At 100, he's not even a little Rusty

At 100, he’s not even a little Rusty

For Bolton Clarke Moreton Shores resident Russell (known as Rusty), turning 100 was an unexpected surprise.

“I’m very fortunate to be the age I am,” he says.

“I truly thought I would never get past my 60s, and I got a surprise for the next three decades – the farther you get, the better you get at estimating.”

Rusty, who celebrated his 100th birthday on 17 September, was born in Coonamble, NSW in 1918.

He joined the AIF during World War II and was in the first convoy to leave Australia for the Middle East, serving as a signaller in the 2nd and 4th Battalions and seeing action in Libya, Greece and Crete.

“I was privileged to be at the victory the AIF had at Tobruk, in Libya, and I hung my hat on the flagpole, signalling the victory,” he says.

Bolton Clarke centenarian and World War II veteran Rusty celebrated his 100th birthday on 17 SeptemberIt was during the War he met his “wonderful wife”, Barbara, who was in the Women’s Auxiliary Air Force.

“She influenced me to join the RAAF because I was made unfit for further frontline service in the AIF, so I went to Canada and trained as a navigator.”

As a young man Rusty played rugby league and cricket, but injuries to his feet meant he was largely restricted to indoor exercise after the war.

He’s still a keen follower of rugby league, and particularly the Brisbane Broncos.

“I followed the Broncos from the time I lived in NSW, because of how they were establishing the club in a different way and because of Bennett, who was the great saviour of the Broncos.”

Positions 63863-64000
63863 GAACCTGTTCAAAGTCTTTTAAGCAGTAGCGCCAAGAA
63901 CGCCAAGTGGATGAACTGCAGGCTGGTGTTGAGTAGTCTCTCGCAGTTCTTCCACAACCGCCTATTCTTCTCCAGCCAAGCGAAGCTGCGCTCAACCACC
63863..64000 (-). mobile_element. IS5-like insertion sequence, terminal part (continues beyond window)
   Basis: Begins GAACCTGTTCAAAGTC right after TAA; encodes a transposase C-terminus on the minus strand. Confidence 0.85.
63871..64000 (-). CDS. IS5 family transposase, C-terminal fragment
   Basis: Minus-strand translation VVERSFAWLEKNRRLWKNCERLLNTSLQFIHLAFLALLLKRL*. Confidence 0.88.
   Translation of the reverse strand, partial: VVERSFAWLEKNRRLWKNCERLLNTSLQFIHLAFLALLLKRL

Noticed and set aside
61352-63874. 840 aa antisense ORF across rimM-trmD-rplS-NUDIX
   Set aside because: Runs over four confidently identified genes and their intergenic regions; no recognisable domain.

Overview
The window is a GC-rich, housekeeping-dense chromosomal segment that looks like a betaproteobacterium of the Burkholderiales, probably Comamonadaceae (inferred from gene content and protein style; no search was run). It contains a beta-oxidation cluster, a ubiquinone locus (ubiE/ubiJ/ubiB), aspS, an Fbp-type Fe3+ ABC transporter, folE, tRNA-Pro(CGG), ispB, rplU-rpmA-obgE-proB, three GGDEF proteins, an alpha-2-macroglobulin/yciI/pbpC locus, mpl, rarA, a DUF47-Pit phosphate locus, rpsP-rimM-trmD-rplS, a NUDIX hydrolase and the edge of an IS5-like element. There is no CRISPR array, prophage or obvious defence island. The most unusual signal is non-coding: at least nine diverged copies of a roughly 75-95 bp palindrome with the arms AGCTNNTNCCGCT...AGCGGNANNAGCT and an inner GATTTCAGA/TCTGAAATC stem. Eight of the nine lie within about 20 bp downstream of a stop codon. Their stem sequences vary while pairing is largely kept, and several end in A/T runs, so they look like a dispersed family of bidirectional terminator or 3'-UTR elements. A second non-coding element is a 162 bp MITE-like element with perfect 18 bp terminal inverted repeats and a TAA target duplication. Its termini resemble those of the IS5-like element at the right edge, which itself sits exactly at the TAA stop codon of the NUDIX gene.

After leaving active service, Rusty managed department stores before training as a horticulturist and opening his own business in Sydney.

He has five children, 14 grandchildren and 17 great-grandchildren, and celebrated with his family and community with a party at Moreton Shores.

And the secret to turning 100?

“I don’t know how you get to 100 – I think it’s in the genes,” he says.

“I didn’t have a sheltered life. The Great Depression was a great learner in the 1930s, when you were hungry.

“I’m happy to have got this far, I’m very happy with the way I’m treated here at Moreton Shores residential community, and with the family support I have.”

Rusty is the newest member of Bolton Clarke’s Centenarian Club. Next week, as part of International Day of Older Persons celebrations, club members will come together for a celebratory morning tea at Brisbane City Hall to honour their lives and ongoing contribution to our communities.

Listen to Rusty’s story in his own words here.


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